Abstract

The dynamics of the second-order nonlinearity induced in a thermally poled InfrasilTM silica glass is experimentally and theoretically studied. 200 μm and 500 μm-thick samples have been poled for different durations varying from 1 minute to 100 minutes. After the poling process, the magnitude and the spatial distribution of the induced χ (2) susceptibility have been characterized accurately with the “layer peeling” method. A two-charge carrier model with an electric field dependant charge injection is used to explain the experimental time-evolution of the χ (2) profiles. A good agreement between experimental results and simulations is reported.

© 2005 Optical Society of America

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References

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    [CrossRef]
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    [CrossRef]
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    [CrossRef]
  6. T. G. Alley, R. A. Myers, and S. R. J. Brueck, �??Space charge dynamics in thermally poled fused silica,�?? J. Non Cryst. Solids 242, 165-176 (1998).
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    [CrossRef]
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    [CrossRef]
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Appl. Phys. Lett. (3)

A. Kudlinski, Y. Quiquempois, M. Lelek, H. Zeghlache, and G. Martinelli, �??Complete characterization of the nonlinear spatial distribution induced in poled silica glass with a sub-micron resolution,�?? Appl. Phys. Lett. 83, 3623-3625 (2003).
[CrossRef]

Y. Quiquempois, A. Kudlinski, G. Martinelli, W. Margulis and I.C.S. Carvalho, �??Near surface modification of the third order nonlinear susceptibility in thermally poled silica glasses,�?? Appl. Phys. Lett. 86, 181106 (2005).
[CrossRef]

D. Faccio, V. Pruneri, and P. G. Kazansky, �??Dynamics of the second order nonlinearity in thermally poled silica glass,�?? Appl. Phys. Lett. 79, 2687-2689 (2001).
[CrossRef]

Electron. Lett. (1)

J. Arentoft, M. Kristensen, K. Pedersen, S. I. Bozhevolnyi, and P. Shi, �??Poling of silica with silver containing electrodes,�?? Electron. Lett. 36, 1635-1636 (2000).
[CrossRef]

J. Non Cryst. Solids (2)

T. G. Alley, R. A. Myers, and S. R. J. Brueck, �??Space charge dynamics in thermally poled fused silica,�?? J. Non Cryst. Solids 242, 165-176 (1998).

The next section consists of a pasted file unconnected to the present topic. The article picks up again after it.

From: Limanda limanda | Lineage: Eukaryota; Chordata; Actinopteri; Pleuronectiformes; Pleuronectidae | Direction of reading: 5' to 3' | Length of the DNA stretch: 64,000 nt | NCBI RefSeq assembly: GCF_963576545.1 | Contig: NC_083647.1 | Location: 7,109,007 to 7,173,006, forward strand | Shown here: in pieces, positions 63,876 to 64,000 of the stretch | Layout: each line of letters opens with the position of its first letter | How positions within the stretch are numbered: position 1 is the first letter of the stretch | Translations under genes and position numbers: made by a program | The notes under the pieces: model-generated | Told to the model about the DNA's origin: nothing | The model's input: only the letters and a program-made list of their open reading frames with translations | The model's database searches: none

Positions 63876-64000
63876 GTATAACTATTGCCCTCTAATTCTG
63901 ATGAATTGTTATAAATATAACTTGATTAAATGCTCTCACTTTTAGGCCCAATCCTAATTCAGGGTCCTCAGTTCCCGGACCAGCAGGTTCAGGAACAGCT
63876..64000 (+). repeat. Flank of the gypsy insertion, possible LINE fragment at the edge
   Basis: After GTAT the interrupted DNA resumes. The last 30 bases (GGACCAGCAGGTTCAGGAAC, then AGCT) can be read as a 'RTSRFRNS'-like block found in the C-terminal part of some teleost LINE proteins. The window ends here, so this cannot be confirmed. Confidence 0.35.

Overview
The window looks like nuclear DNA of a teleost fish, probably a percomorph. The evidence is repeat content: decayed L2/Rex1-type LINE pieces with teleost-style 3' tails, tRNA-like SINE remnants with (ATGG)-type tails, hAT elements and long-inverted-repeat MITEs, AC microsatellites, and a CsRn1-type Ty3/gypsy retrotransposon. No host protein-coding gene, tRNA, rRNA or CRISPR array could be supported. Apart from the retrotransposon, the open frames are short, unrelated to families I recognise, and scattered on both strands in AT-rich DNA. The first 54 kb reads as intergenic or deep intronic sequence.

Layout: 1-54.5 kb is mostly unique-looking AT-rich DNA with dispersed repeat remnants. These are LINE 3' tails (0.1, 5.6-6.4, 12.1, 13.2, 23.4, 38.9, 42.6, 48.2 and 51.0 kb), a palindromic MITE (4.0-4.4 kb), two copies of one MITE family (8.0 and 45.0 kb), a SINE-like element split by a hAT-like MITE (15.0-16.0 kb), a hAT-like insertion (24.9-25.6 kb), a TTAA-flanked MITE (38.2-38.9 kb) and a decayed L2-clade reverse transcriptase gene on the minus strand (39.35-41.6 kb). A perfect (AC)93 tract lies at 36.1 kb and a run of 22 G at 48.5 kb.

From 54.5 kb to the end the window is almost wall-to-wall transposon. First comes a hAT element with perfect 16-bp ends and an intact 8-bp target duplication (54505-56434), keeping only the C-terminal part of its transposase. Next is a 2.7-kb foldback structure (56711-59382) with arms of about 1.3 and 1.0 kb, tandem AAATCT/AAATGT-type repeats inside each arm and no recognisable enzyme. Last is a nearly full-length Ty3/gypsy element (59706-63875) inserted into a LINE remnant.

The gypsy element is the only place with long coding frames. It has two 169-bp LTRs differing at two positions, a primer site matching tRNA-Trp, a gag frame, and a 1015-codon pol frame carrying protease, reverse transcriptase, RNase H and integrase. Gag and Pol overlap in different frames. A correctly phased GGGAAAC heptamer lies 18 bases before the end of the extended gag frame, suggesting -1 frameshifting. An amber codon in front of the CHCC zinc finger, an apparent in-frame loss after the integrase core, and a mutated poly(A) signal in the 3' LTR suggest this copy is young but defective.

[CrossRef]

D. W. Shin and M. Tomozawa, �??Electrical and dielectric relaxation in silica glasses at low temperature,�?? J. Non Cryst. Solids 211, 237-249 (1997).
[CrossRef]

Jpn. J. Appl. Phys. (1)

X. Liu, X. Sun, and M. Zhang, �??Theoretical analysis of thermal/electric field poling fused silica with multiple carrier model,�?? Jpn. J. Appl. Phys. 39, 4881-4883 (2000).
[CrossRef]

Opt. Commun. (2)

M. Qiu, S. Egawa, K. Horimoto, and T. Mizunami, �??The thickness evolution of second order nonlinear layer in thermally poled fused silica,�?? Opt. Commun. 189, 161-166 (2001).
[CrossRef]

P. G. Kazansky, and P. St. J. Russel, �??Thermally poled glass: frozen-in electric field or oriented dipoles?,�?? Opt. Commun. 110, 611-614 (1994).
[CrossRef]

Opt. Lett. (3)

OSA Tops Series (1)

A. Kudlinski, G. Martinelli, Y. Quiquempois, and H. Zeghlache, �??Microscopic model for the second order nonlinearity creation in thermally poled bulk silica glasses,�?? in OSA Proceedings of Bragg Gratings, Photosensitivity and Poling in GlassWaveguides: Applications and Fundamentals, Vol. 93 of OSA Trends in Optics and Photonics Series (Optical Society of America, Washington, D.C., 2003), paper TuC3, Monterey, September 1-3, 2003.

Phys. Rev. (1)

A. Von Hippel, E. P. Gross, J. G. Jelatis, and M. Geller, �??Photocurrent, space-charge buildup and field emission in alkali crystals,�?? Phys. Rev. 91, 568-579 (1953).
[CrossRef]

Other (1)

Heraeus technical documentation, Transparent and Opaque Fused Silica, Heraeus Quartzschmelze GmbH, D-63450 Hanau 1, Germany.

Supplementary Material (1)

» Media 1: MOV (2304 KB)     

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Figures (4)

Fig. 1.
Fig. 1.

(a) SON profiles experimentally obtained with the “layer peeling” method, for 200 μm-thick samples poled for 1, 3, 5, 15 and 45 minutes, and (b) the corresponding χ (2) spatial distributions obtained with the two-charge carrier model.

Fig. 2.
Fig. 2.

Time evolution of the χ (2) maximum value and of the nonlinear layer width for sample thicknesses of 200 μm (respectively (a) and (b)) and of 500 μm (respectively (c) and (d)). Squares corresponds to experimental data and solid lines represent numerical simulations performed with the two carrier model.

Fig. 3.
Fig. 3.

(a) SON profiles experimentally obtained with the “layer peeling” method, for 500 μm-thick samples poled for 1 [see insert], 5, 10, 30 and 100 minutes, and (b) the corresponding χ (2) spatial distributions obtained with the two-charge carrier model.

Fig. 4.
Fig. 4.

Results of simulations in a 200 μm-thick sample for a poling duration of 100 minutes. (a) Representation of the charge distribution (the black line corresponds to the sodium density and the red line represents the injected carrier density). (b) Schematization of the charge distribution (regions I and III are negatively charged, regions II and IV are neutral). (c) Resulting electric field distribution. The movie represents the time-evolution of the charge distribution and the resulting electric field for poling durations between 0 and 100 minutes (618 KB).

Equations (7)

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χ ( 2 ) = 3 χ ( 3 ) E DC
p i t = μ i ( p i E ) x + D i 2 p i x 2
E x = e ε [ i ( p i p 0 , i ) ]
0 E d x = V app
( p 2 t ) | x = 0 = σ 2 E ( x = 0 )
τ = μ ε 2 N 0 e V app
E DC ( x ) = { E layer ( x ) for 0 x w E bulk ( x ) for w < x

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